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ORACEAF Report Summary

Project ID: 283366
Funded under: FP7-IDEAS-ERC
Country: United Kingdom

Final Report Summary - ORACEAF (The origins of the Acheulean in East Africa)

The emergence of the Acheulean is presently one of the most debated topics in the African Early Stone Age, with high-profile papers pushing back in time the origins of this technology and associated hominins. In this context, Olduvai Gorge should play a pivotal role, since it is one of the few sites containing a continuous stratigraphic sequence from the Oldowan through the early Acheulean, thus allowing researchers to investigate the environmental, biological and cultural contexts of this technological change. In this context, ORACEAF has conducted large scale excavations at Olduvai between 2012-2016, targeting primarily the stratigraphic interval of Middle Bed II, where the latest Oldowan and the earliest Acheulean assemblages are documented. Fieldwork was driven by a number of research questions, including; what are the technological characteristics of the late Oldowan hominins in Olduvai? Are there differences in the food procurement strategies of late Oldowan and early Acheulean hominins? What are the differences in the ecological adaptations and land-use behaviours of late Oldowan and early Acheulean hominins? When, exactly, did the Acheulean first appear at Olduvai, and how does this compare to other early Acheulean sites in Africa?

Our geological work has provided a refined context for Middle Bed II, including a higher resolution stratigraphic framework, radiometric dating and insights into site formation processes and environments. Paleoecological studies, which have included analysis of diatoms, carbon and oxygen stable isotopes and tooth use wear, among others, have contributed to study changes in the vegetation and faunal communities occurred at this time, and their impact in adaptations of the latest H. habilis populations at Olduvai Gorge. Extensive archaeological excavations in late Oldowan and early Acheulean sites have produced detailed trench stratigraphic correlations, landscape reconstructions and a systematic study of site formation processes based on spatial analysis, taphonomic signatures and sedimentological features, which enable to better understand biotic and abiotic dynamics in the accumulation of the rich Olduvai assemblages. Zooarchaeological analysis of late Oldowan bone assemblages have revealed that the majority of carcasses were obtained by hominins through scavenging from large carnivore kills. Geochemical and petrographic analysis of archaeological stone tools from several Middle and Upper Bed II sites has enabled us to produce a comprehensive dataset and characterization of the metamorphic, igneous and sedimentary rocks used by Olduvai hominins. Technological studies characterize late Oldowan sites as core-and-flake assemblages where simple flaking techniques are accompanied by an increase of retouched flake frequencies and battered tools, when compared to Olduvai Bed I and Lower Bed II. Handaxe assemblages show neat differences with the earlier Oldowan and suggest a clear technological rupture with the previous period.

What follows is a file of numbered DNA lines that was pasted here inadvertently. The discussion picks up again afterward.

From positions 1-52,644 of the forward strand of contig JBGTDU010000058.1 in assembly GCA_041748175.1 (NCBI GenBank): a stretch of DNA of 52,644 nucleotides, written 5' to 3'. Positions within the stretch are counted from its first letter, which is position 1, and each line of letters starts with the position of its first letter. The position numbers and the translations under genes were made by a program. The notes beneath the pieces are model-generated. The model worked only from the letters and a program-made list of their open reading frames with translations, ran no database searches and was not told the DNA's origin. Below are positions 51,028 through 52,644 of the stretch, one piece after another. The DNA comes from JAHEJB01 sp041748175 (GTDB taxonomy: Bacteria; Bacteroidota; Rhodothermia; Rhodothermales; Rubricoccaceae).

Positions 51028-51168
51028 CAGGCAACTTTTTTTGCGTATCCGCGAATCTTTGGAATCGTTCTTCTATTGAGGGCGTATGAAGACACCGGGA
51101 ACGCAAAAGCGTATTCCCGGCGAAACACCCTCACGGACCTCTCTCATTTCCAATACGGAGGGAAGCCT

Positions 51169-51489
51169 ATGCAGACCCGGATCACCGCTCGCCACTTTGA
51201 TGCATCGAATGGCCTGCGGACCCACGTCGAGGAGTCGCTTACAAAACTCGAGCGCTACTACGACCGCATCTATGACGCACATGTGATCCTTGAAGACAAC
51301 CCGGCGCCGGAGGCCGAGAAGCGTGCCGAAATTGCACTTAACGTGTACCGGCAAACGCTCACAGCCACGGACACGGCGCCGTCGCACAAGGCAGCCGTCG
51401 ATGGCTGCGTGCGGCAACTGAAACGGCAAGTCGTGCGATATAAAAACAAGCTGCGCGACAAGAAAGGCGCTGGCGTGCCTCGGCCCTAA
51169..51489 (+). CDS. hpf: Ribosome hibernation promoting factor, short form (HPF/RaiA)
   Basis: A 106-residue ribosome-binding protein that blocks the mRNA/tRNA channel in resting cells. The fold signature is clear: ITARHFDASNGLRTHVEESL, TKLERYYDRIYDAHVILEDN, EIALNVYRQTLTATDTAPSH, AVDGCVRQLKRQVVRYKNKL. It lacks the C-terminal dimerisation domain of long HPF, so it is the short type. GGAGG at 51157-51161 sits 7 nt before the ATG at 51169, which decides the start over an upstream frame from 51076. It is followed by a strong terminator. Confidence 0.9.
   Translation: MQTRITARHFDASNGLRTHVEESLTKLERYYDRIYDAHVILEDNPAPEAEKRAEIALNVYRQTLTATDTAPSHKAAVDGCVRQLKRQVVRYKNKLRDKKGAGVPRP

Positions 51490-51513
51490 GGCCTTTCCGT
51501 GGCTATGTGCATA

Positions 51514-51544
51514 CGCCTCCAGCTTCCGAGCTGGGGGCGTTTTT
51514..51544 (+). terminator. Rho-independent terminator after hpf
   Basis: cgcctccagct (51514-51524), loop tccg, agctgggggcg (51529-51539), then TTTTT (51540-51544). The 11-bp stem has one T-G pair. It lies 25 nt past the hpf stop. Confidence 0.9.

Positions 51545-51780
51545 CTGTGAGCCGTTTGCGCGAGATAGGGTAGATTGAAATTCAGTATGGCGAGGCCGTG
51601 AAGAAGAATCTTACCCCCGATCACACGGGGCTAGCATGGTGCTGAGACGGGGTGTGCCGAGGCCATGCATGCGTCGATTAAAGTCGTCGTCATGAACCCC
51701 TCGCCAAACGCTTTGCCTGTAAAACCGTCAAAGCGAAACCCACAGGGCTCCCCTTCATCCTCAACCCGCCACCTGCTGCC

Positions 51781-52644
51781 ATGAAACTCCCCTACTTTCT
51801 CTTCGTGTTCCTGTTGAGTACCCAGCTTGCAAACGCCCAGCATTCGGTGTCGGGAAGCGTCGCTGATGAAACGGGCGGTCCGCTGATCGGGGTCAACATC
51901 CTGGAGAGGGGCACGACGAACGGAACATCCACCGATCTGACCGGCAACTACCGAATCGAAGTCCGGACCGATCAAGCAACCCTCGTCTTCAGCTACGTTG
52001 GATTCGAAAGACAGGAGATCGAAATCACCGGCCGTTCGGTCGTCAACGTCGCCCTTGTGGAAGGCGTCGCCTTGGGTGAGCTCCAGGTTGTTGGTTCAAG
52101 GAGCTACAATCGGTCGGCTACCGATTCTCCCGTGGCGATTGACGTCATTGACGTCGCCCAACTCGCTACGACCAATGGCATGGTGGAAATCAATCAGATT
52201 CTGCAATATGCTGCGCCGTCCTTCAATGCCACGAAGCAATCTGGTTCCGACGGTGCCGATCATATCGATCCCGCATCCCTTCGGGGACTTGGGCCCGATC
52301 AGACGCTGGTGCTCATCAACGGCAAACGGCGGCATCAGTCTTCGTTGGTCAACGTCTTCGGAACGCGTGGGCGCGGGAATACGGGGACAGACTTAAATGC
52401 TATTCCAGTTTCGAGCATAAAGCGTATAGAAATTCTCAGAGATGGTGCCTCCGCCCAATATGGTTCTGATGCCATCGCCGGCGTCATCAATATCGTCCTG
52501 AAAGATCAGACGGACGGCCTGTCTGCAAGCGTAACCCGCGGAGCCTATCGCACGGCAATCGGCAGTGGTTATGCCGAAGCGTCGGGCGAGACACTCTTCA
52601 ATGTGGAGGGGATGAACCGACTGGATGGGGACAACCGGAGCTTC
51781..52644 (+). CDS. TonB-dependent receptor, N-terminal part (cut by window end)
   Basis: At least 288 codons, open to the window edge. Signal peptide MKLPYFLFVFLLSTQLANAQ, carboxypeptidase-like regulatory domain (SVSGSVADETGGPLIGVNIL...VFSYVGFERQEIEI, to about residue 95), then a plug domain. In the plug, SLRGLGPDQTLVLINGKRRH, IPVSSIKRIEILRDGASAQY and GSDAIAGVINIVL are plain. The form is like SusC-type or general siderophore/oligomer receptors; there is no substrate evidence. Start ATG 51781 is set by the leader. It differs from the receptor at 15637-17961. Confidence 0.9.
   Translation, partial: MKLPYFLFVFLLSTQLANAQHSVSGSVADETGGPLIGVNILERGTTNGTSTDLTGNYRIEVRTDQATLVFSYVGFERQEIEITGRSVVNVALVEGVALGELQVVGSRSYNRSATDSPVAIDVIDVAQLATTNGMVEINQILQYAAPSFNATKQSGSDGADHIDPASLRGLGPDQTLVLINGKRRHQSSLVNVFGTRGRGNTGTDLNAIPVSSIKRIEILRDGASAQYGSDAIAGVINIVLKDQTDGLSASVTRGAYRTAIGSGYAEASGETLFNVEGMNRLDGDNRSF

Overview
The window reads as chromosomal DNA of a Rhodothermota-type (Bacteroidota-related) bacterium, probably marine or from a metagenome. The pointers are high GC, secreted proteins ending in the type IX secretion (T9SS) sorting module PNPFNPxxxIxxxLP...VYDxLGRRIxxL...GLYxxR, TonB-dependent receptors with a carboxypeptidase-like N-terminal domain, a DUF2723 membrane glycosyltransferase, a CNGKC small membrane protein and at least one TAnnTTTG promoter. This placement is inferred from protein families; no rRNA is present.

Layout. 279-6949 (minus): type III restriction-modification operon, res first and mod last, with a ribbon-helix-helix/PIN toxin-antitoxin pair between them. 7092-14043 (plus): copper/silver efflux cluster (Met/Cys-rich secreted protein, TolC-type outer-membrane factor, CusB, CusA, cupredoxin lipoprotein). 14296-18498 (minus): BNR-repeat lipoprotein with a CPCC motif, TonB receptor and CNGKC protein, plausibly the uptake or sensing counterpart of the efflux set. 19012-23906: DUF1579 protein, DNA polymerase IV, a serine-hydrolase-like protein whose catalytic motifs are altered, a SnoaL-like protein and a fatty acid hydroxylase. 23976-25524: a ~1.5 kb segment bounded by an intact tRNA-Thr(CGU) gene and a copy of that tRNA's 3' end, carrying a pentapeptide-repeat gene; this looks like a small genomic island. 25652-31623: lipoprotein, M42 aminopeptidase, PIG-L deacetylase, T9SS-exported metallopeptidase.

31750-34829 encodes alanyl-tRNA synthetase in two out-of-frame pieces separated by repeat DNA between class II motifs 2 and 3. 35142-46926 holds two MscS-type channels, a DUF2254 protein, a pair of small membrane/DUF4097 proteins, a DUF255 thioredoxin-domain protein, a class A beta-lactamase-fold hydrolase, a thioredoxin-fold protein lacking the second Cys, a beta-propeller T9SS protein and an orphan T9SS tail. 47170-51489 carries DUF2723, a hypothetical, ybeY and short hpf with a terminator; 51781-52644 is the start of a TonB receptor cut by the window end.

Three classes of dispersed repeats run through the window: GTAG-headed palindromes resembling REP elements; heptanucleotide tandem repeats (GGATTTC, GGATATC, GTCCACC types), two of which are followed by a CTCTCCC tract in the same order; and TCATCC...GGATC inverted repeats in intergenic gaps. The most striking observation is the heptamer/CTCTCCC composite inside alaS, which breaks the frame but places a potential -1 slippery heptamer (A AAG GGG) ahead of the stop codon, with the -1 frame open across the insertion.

In addition to results of field and laboratory work, ORACEAF has produced relevant methodological innovations with an application to Early Stone Age research worldwide. We have pioneered an integrated approach to macroscopic, microscopic and spatial analyses of experimental and archaeological stone tools, thus contributing to create a referential framework in which Early Stone Age lithics can be interpreted. Our use of Unmanned Aerial Vehicles and photogrammetric techniques have provided detailed digital cartographic basis for geological and paleoanthropological research, as well as new monitoring tools for the conservation of cultural heritage. Our cross-disciplinary approach to stone tool analysis has fostered collaborations with primatology, geochemistry and GIS research, among others, and contributed importantly to reconsider theories of the emergence and evolution of human technology.

Contact

Giles Machell
Tel.: +4402031089375
E-mail
Record Number: 197248 / Last updated on: 2017-04-11
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